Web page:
Tuesday, 5 October 2010

Seed Saving: Chillis


As the harvest season draws to a close, I've been pondering seed saving again. I thought I'd start with chillis this year as NAH uses so many of them for making his signature dish, curry. A friend gave me the pictured chilli to try recently so these last few seeds seemed good candidates for me to trial.

Saving chilli seed (and their sweet pepper/bell pepper cousins) is relatively straight forward. As the chilli was already at its final colour and of the right kind of shape for this variety, all I had to do was to carefully separate each seed from the rest of the fruit and leave them on a small saucer on the windowsill to dry.

I ended up with 24 viable looking seeds, plus a couple of misshapen ones which I discarded. I don't think these latter 2 would do anything - one had a hole in the middle and the other was brown and shrivelled. I left the rest to thoroughly dry for 10 days and I've just tipped them into a small paper packet (or you can make your own), sealed it, added a label and put it in my trusty seed tin for its winter hibernation. Time will tell what kind of germination rate I'll get.

I'm relatively new to vegetable seed saving (having only saved borlotti beans previously), so I've found this book by Sue Stickland to be a good value introductory guide to chilli seed saving and a whole host of other possibilities.

NB Before you start any seed saving activities, check that your variety is an open pollinated one (so the plants from your saved seed will be like their parent chilli plant) and not from an F1 variety (the offspring will be variable and most, if not all of them will be nothing like their parent plant and the seed may not be viable anyway). Most seed from commercial suppliers should have F1 clearly marked on the packet where applicable. Avoid anything with Plant Breeders Rights (PBR) too as you're not allowed to propagate any of this type of plant material whilst PBR operates.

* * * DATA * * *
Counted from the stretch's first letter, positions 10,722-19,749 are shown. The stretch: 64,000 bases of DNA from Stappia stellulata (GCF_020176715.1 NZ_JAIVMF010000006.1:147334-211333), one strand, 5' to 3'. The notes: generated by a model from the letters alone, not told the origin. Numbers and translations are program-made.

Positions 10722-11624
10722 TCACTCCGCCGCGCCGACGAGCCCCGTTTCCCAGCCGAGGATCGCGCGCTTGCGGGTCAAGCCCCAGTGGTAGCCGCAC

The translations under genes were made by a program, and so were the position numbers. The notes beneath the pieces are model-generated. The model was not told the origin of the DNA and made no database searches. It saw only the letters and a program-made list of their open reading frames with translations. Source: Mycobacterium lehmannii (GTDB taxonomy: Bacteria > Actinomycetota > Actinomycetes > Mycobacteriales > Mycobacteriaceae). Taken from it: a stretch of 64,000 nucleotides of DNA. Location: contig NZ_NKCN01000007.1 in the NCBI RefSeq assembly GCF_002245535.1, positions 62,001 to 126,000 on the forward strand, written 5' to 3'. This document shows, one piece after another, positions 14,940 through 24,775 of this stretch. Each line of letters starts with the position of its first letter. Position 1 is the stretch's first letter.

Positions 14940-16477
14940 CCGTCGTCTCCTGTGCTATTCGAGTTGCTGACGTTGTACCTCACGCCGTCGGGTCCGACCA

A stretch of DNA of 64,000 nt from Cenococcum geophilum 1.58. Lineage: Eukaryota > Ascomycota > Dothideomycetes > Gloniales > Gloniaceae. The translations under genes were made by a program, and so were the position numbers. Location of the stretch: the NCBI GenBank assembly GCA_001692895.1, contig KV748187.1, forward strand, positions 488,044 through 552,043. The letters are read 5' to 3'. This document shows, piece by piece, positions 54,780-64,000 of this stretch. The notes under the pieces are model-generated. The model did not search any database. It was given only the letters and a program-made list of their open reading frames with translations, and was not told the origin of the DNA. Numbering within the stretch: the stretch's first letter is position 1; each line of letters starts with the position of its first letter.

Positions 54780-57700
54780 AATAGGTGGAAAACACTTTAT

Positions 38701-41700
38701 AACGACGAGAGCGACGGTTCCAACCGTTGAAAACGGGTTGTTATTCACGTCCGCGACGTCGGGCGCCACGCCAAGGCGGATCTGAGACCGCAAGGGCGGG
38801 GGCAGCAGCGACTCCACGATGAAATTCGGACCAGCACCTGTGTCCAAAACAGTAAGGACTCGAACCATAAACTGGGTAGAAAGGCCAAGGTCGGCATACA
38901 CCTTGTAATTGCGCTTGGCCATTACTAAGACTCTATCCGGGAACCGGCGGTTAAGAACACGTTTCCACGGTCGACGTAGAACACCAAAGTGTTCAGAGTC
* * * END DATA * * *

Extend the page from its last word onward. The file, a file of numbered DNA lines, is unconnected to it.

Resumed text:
If the chilli you're saving seed from is a hot one then you'll also need to think about wearing gloves and/or goggles to prevent any potent juices getting onto your hands or into your eyes.

4 comments:

  1. welcome to the word of seedsaving--it's a lot of fun. I'd also recommend the book Seed to Seed by Suzanne Ashworth. It's a great resource and breaks seed saving down by species.

    Did the chile come from a plant that was isolated in some way? If not, your seed may not be true, as the bug that pollinated it could have visited another chile first. Just something to think about . . ..

    I'm looking forward to seeing how your new interest in seedsaving grows. Once you start, you're usually hooked, and it allows you to trade for all sorts of interesting varieties not available commercially.

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  2. Christina - welcome! Thanks for the book recommendation - always good to know about further resources. Yes, the chilli was isolated. so should come true. I also see from Sue Stickland's book that chillis are one of the less good species at cross pollination anyway, unlike ones like sweetcorn.

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  3. Hi VP. I had a cracking good chilli crop this year, so I'm going to give seed saving a go......although the plants weren't isolated as they were in the greenhouse with other chillies, peppers, tomatoes, cucumbers and aubergines!

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  4. NG - do let me know how you get on - I'm interested to see if all those potential cross pollinators affect your results.

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